Matt Kibbe, President and CEO of FreedomWorks explains that Congress has again stuck it to hard-working Americans with the passage of the “fiscal cliff” deal that not only raises their taxes, but includes special interest tax breaks and corporate welfare:
On New Year’s Day, Republicans and Democrats joined together to bilk taxpayers with their phony “fiscal cliff” deal. They voted to raise taxes on 77% of Americans, yet larded the bill with pork, corporate welfare, and special-interest giveaways. They voted to increase spending by $330 billion, while throwing around buzzwords like “compromise” and “deficit reduction.” And they once again postponed the promised sequester spending cuts negotiated in 2011.
It was a team effort. Senator Mitch McConnell and Joe Biden drafted an outrageous bill behind closed doors; Harry Reid gave Senators all of 6 minutes to read and vote on the bill around 1:30am on New Year’s Eve when nobody was watching; Speaker Boehner scheduled a rushed, up-or-down vote in the House the following day without allowing for sufficient time to read or amend the bill.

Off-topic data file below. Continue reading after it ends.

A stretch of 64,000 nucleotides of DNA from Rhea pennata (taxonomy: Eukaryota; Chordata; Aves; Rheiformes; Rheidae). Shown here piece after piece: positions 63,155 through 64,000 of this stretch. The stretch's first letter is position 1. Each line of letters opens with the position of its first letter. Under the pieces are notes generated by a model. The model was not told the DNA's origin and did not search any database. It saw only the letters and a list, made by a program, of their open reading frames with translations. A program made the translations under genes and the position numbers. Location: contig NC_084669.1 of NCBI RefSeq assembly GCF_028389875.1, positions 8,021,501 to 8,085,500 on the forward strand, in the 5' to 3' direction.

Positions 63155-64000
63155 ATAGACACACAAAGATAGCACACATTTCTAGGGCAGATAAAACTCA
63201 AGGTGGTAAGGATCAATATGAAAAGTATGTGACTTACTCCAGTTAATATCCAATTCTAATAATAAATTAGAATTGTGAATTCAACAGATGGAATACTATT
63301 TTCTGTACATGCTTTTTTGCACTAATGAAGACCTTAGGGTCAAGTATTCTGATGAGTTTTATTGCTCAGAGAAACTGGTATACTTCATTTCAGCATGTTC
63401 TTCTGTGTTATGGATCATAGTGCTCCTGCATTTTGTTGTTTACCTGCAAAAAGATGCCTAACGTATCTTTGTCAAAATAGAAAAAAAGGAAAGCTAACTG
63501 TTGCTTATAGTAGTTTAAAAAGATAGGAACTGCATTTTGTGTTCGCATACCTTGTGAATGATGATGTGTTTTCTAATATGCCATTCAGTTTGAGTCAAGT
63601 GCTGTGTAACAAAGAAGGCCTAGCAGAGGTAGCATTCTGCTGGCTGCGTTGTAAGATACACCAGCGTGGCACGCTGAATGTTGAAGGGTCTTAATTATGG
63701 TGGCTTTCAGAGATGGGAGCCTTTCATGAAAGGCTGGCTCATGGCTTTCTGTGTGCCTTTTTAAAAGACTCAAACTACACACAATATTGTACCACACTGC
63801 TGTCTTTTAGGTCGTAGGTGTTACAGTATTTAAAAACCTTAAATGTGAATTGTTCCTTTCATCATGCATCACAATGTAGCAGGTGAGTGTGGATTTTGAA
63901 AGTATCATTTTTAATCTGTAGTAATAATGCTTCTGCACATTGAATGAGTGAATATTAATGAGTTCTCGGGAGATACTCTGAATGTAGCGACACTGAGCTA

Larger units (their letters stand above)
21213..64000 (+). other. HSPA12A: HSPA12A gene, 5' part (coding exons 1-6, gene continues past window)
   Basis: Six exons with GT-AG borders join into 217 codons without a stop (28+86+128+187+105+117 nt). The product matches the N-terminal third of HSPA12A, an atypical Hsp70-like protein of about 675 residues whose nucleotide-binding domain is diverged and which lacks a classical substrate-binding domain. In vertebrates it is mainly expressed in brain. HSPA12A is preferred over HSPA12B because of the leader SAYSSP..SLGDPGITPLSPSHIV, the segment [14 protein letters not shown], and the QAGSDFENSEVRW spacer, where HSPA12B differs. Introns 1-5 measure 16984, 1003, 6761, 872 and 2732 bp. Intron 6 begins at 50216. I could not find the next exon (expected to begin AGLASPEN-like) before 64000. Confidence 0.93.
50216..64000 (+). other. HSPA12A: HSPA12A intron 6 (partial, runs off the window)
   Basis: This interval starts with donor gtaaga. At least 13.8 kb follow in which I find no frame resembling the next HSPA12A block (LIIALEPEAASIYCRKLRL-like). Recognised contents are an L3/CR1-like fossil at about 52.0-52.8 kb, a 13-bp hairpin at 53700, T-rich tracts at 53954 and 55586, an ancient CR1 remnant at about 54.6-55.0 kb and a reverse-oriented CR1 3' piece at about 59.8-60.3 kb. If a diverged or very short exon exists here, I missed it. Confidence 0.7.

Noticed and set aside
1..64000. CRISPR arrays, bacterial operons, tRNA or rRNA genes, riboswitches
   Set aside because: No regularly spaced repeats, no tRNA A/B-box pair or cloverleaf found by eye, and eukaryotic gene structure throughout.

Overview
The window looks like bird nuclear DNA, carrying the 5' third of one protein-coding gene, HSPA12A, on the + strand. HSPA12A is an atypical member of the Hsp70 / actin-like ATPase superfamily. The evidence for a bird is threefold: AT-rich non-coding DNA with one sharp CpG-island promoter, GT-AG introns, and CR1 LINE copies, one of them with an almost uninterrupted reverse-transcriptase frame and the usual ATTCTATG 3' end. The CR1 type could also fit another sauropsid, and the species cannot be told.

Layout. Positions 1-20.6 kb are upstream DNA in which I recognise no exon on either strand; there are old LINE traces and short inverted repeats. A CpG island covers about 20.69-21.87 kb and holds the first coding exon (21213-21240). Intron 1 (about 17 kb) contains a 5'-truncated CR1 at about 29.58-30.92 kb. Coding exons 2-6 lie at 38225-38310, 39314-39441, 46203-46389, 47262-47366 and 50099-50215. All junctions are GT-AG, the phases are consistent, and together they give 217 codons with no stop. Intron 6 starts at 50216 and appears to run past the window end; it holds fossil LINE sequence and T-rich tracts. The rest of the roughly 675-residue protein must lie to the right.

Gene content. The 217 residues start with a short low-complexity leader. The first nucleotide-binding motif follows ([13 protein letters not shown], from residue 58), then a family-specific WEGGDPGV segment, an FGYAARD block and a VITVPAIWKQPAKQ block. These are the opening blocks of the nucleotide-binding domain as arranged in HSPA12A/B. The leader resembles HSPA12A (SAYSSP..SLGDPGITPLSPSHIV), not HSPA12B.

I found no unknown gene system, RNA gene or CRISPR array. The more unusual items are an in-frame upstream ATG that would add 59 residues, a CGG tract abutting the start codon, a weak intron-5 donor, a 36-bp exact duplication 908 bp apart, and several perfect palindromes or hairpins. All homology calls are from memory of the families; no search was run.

This type of collusion against the average American is no surprise. Republicans have been negotiating with themselves ever since the Boehner-led House Republicans passed the consensus “Cut Cap Balance Act” in July 2011 and then began walking away from it. Democrats have been winning since that day, and the goal of fiscal responsibility has been losing.
Despite frequent threats to go nuclear on the filibuster and minority rights, it looks like Senate Majority Leader Harry Reid (D-NV) will temporarily hold off on making changes to the long-held rule when the new Congress comes into session today:
He has a chance to go “nuclear” Thursday, but instead Senate Majority Leader Harry Reid plans to punt a decision on the filibuster until later this month.